With the induction of F-16s by the PAF, the IAF decided to evaluate the only other advanced fly-by-wire aircraft available for sale to India-the AMBDA Mirage 2000. Prithi arrived in Istres, the home of Dassault’s flight test centre, in Dec 80 along with Wg Cdr S Krishnaswamy. Here, after a quick trainer trip the team flew prototype 04 in all the air to air and air to ground configurations whilst the radar, the underdevelopment- RDM was flown on the test bed Mystere 20 ac. The Mirage 2000 remains the most exhilarating aircraft ever flown by Prithi.

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Prithi Singh is congratulated after his first flight on the Mirage 2000, Istres, France Dec 80 and then launches for a max load take off at 16.3 tons AUW below.

The Vintage Flight Story

Another saga was the forming of a ‘Vintage Flight’ for the golden jubilee celebrations of the IAF in Oct 1982. ASTE was tasked to fly a Spitfire, Harvard, Vampire, HT 2 and Tiger Moth on Air Force day. Prithi was to fly the Spitfire. All the aircraft were pulled out of static display at the IAF museum Palam, where they had resided since the inception of the museum in 1967. The Spitfire selected was a Mk VIII (NH 631) that had served with No 2 and 8 sqns in Burma and finally finished its service career at No 1 SFTS (India) Ambala. It had languished at Kanpur until selected along with a Mk XVIII for display at the museum.

The Spitfire’s windscreen had become cracked and almost opaque due to effects of the sun, several systems were unserviceable and the aircraft was missing parts. Wg Cdr KC Gangopadhya was made in charge of the restoration which was to use parts from various aircraft to bring the Spitfire to a reasonably safe flying condition.  Initially it was decided to keep the undercarriage down as the pneumatic system was not reliable but it was found that with the location of the radiators being just behind the undercarriage legs, the engine temperature used to overshoot the limits quite rapidly. It was then decided to use pneumatic bottles (Nitrogen) from the MiG 21 as reservoirs so as to allow normal operation of the undercarriage and flaps.  The undercarriage and flap levers being missing were replaced by plumbing cocks that had to be opened and closed to raise and lower the services. The Generator was unavailable so it was decided to fly only on the battery and a Kiran R/T set, the STR 9X was fitted.

The Merlin 66 engine was serviced gratis by the original manufacturer-Rolls Royce and the aircraft limited to 2g as the condition of the structure and airframe were a big question mark. After extensive ground runs, it was decided to limit the engine to only 3 inches of boost to reduce stress on the engine. Ultimately the Spitfire could not be cleared for display in time for the Air force day in 1982 and it was planned to fly it the next year.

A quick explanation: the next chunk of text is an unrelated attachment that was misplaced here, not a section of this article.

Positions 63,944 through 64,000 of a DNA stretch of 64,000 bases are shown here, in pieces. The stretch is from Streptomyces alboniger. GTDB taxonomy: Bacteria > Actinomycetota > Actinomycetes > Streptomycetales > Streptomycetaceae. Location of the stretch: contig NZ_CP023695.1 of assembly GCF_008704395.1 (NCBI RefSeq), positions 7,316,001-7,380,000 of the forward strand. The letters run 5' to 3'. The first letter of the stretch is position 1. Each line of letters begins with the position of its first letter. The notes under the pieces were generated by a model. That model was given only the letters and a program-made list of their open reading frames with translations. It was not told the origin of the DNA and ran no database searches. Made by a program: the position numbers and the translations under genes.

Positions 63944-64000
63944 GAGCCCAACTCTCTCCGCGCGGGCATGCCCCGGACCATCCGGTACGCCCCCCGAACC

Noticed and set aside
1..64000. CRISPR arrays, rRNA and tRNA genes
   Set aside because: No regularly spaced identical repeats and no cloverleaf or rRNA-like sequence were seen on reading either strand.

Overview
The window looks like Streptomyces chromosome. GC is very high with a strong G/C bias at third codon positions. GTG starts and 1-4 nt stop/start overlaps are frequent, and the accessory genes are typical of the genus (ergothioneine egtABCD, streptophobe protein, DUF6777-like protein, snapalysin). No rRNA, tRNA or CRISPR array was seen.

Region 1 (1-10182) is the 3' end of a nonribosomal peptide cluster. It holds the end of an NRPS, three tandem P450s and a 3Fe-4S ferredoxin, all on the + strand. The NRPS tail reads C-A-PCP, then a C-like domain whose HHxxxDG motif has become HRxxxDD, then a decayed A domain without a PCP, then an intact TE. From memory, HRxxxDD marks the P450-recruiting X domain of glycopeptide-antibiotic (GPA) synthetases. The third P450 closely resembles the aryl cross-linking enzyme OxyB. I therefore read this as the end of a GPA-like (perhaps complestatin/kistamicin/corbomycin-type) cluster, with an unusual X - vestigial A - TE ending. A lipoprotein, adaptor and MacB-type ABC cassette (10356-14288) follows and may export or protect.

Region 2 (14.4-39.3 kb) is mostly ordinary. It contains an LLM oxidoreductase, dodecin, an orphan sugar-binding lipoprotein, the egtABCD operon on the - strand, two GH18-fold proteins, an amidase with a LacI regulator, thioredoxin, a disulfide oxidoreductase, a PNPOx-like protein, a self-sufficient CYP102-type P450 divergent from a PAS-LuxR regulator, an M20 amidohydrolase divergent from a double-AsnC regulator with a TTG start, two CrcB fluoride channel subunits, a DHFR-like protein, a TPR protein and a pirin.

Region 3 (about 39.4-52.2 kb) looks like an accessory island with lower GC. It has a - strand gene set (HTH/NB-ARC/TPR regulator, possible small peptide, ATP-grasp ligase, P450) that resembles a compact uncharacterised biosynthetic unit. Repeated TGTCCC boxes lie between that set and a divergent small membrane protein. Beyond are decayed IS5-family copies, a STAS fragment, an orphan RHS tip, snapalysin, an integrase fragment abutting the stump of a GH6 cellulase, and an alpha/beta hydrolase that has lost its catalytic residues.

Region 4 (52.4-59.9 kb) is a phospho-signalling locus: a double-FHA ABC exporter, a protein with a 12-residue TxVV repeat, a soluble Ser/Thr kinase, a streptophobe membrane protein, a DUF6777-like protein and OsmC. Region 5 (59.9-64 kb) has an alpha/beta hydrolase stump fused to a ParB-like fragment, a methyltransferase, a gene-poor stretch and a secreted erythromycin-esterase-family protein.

Prithi Singh straps up in Spitfire Mk VIII NH 631 for a display, Oct 83 -
- Deck level ! Prithi during one of the rehearsals.

Prithi had only flown the Spitfire XVIII 30 years ago whose propeller rotated in the opposite sense to that of the Mk VIII and it required a very deliberate attempt to react in the correct direction to the massive yaw during take off and overshoots. Indeed it was this very confusion that almost overcame AVM Denis La Fontaine’ when he flew one sortie on the type in Oct 82. The Spitfire gave some memorable performances on consecutive air force days; when in its last season, a crash of the solo aerobatic Mirage 2000 on air force day 1989 called off all low level demos for the next year. Prithi, now an Air Marshal, was not allowed to take part in the flying display from 1988 onwards when he took over command of Western Air Command and the Spitfire was flown for the next two displays by AVM AS Lamba, Commandant ASTE. With this ended the Vintage Flight and all the aircraft were put back on static display.

The vintage team, Unni Kartha (Harvard) Bahadur (Vampire), Prithi (Spitfire), A S Lamba (Tiger Moth) and Motilal (HT 2) in front of Spitfire NH 631 at Palam Oct 83. -
- Preparation for ground run in 1985 

Russian Evaluations  – The MiG-23/27 and the ‘RAM-L’

Prithi made two assessments of the MiG 23 ML and the MiG 27ML, both offered as replacements for the MiG 23 BN in Mar and Oct 82. Wg Cdr Rakesh Sharma (later India’s first and only cosmonaut) accompanied Prithi. The MiG 27 was finally recommended for its advanced Doppler based navigation system and TV guided air to surface missile.

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Prithi briefs Rakesh Sharma before the latter’s first flight on the MiG 23 ML at Lugovaya Oct  82 With the Russian AF officers after flight.

An year and a half later , in Feb 84, Prithi led a team including Wg Cdr Mittal to Russia to evaluate what the west called ‘the RAM-L’ (Ramenskoye-L) , a Mikoyan initiative to counter the F-16/F-15. The aircraft was later christened the MiG 29. The evaluation was done at Zhukovsky, the Russian flight test centre outside Moscow which also housed the Gromov flight research centre. Prithi was given a dual by Mikoyan’s senior most test pilot – General Fedotov, a hero of the Soviet Union winner for his speed and altitude record breaking flights on the MiG 25. The MiG 29 at the time displayed the highest performance especially, in sustained turn capability and fielded the latest air to air weapons, the R-60 and R- 27.

One of the memorable experiences was flying in the Russian winter where one came off a radar vector and looked for a dark patch of runway strip in an ocean of flat white. A second evaluation was made in the summer of 1984 in the southern province of Kazakhstan where range firing was done from Marie, just north of Afghanistan.

Here for the first time ever, a customer was allowed to fire and evaluate air to air weapons by the Russians. One experience was firing an R-60 close combat missile at a MiG 21FL drone, the aircraft just disintegrated and stopped in the air. Prithi almost flew through the debris of the resulting hit.